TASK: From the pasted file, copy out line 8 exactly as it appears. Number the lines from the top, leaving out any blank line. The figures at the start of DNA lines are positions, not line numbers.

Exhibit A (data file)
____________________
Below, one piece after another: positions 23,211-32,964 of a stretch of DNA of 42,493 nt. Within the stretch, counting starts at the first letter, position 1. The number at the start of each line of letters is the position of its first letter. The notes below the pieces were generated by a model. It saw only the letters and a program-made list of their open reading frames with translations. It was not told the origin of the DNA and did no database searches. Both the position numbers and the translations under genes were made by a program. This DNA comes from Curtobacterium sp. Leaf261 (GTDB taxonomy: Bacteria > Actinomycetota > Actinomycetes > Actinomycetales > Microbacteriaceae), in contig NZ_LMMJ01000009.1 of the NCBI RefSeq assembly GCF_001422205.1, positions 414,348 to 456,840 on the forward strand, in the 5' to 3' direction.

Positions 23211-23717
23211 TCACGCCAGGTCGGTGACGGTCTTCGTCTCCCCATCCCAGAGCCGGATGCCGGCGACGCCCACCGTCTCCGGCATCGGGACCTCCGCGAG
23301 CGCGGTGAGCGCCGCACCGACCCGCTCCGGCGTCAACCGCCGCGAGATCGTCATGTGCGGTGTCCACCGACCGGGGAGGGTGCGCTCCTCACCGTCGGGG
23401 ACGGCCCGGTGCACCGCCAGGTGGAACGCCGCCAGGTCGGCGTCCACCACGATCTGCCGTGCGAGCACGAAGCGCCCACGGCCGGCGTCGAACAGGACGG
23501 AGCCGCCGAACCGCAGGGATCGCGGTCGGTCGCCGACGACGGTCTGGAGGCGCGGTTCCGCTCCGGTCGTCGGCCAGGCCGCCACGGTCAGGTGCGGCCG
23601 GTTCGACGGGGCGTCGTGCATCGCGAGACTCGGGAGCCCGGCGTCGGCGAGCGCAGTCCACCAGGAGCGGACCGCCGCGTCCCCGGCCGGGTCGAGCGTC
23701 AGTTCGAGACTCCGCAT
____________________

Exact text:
23701 AGTTCGAGACTCCGCAT